Budapest hosts UN-led agroecology symposium
A symposium on agroecology for sustainable food and agriculture led by the UNʼs Food and Agriculture Organization (FAO) opened in Budapest today, hosting decision-makers, experts, civil organizations and others for three days of discussions on the public-minded concept of agroecology, according to a press statement sent to the Budapest Business Journal.
(Photo: FAO/Attila Kisbenedek)
Nearly 200 participants from over 40 countries across Europe and Central Asia will examine current practices in agriculture and food systems, identify areas that need innovation or improvement, and consider how agroecology can be scaled up and help countries achieve globally accepted Sustainable Development Goals, the statement noted.
Agroecological farming considers interactions between natural and human systems to optimize ecosystem services that sustain food production such as nutrient cycling, natural regulation of pests, soil and water conservation, and carbon sequestration, the statement explained. The aim is to develop food systems that are more sustainable and resilient, and that reduce or eliminate the need for external inputs such as herbicides, pesticides and fertilizers, as well as to stabilize yields, supporting family farmers in particular and strengthening the economic viability of rural areas.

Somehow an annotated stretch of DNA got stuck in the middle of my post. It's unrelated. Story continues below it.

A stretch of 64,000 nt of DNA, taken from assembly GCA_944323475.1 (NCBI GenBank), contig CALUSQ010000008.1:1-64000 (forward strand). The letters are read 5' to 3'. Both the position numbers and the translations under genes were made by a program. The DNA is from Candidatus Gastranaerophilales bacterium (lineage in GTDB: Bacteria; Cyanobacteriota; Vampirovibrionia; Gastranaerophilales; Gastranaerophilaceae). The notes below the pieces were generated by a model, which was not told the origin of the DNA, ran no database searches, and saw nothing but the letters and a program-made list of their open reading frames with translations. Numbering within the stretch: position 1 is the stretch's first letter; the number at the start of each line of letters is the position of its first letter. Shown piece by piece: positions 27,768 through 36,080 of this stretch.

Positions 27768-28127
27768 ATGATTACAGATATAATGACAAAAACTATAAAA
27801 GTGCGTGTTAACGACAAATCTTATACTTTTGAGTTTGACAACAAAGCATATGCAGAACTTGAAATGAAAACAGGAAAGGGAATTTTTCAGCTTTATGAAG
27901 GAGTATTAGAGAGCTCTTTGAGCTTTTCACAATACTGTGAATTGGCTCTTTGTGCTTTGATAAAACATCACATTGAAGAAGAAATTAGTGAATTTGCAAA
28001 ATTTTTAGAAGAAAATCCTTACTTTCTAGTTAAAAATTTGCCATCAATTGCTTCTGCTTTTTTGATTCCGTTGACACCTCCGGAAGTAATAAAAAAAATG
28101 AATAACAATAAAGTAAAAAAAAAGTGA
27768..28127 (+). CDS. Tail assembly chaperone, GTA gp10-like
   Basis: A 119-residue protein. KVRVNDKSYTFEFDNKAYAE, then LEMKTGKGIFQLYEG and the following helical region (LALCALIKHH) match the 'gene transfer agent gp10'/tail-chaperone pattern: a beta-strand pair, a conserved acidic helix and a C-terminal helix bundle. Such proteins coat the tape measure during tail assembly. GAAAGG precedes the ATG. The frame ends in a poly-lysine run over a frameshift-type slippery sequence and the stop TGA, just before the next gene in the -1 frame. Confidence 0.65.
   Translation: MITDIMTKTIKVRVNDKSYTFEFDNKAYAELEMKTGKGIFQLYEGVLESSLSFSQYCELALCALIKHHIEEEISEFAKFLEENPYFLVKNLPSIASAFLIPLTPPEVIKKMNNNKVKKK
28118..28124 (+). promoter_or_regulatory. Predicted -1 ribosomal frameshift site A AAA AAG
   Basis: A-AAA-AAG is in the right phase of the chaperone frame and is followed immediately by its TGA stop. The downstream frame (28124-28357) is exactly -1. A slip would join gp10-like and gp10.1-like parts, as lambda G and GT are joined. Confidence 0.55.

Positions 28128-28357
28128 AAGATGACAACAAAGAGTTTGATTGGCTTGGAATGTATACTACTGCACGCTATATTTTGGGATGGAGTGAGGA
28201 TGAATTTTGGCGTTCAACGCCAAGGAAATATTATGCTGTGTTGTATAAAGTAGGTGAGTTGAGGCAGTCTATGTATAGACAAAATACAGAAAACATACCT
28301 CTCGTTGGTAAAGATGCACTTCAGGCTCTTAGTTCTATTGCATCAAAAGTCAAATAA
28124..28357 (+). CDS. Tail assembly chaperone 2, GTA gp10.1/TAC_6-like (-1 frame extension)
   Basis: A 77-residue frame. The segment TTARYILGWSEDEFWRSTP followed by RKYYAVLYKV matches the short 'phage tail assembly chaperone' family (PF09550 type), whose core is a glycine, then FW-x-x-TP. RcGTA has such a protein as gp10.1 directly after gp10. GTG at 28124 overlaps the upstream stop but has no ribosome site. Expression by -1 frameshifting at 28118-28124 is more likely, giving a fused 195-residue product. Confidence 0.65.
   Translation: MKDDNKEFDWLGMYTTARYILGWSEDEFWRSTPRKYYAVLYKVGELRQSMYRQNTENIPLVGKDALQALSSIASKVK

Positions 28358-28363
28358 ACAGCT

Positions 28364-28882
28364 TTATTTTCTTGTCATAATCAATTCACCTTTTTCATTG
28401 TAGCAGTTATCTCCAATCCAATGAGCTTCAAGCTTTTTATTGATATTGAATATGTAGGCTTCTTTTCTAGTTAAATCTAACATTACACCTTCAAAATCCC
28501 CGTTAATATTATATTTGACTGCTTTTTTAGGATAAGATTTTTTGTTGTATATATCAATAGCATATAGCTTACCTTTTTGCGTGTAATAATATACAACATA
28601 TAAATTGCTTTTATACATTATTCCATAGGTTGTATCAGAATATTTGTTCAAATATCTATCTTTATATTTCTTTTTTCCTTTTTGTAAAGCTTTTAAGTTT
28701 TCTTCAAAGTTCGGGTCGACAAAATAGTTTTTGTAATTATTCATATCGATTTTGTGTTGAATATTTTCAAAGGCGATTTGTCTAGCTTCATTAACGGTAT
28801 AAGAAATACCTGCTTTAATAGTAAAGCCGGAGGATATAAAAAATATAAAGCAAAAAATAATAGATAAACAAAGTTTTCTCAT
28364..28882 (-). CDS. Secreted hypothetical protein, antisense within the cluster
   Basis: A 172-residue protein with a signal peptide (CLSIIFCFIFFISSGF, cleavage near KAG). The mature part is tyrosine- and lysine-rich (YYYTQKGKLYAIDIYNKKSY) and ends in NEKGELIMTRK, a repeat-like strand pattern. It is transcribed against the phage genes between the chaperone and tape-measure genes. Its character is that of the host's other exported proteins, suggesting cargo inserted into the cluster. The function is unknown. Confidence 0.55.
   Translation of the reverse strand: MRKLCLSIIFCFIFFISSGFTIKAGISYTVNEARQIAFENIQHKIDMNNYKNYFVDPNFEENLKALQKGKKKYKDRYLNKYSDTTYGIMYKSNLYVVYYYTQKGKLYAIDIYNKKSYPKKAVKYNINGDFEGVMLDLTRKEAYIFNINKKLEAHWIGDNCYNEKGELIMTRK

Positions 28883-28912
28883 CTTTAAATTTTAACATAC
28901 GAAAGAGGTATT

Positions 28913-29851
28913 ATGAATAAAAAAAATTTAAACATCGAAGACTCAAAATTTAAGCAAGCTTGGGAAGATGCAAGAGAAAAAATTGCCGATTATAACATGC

“I am particularly pleased to open this Symposium . . . after just having returned from Marrakech, where I participated in COP 22,” said FAO Director-General José Graziano da Silva, referring to the UNʼs climate change conference in Morocco. “There is an increasing recognition of the importance of agriculture and food systems for sustainable development. Investing in sustainable and climate-resilient agriculture is fundamental. Agriculture can help us tackle climate change, poverty and food insecurity at the same time. Agroecology can be a concrete option in addressing these challenges,” he added.
“Agroecology is key in ensuring sustainable growth,” said Hungarian Minister of Agriculture Sándor Fazekas in his opening statement. “It is a prerequisite for sustainable agriculture, protection of biodiversity, sustainable natural resource management and supporting rural development.”
Fazekas added that the main goal of the symposium is to bring together knowledge and experience already available among experts. It also aims at identifying government initiatives and starting to identify key entry points for agroecology in national and common European policies, the statement added.
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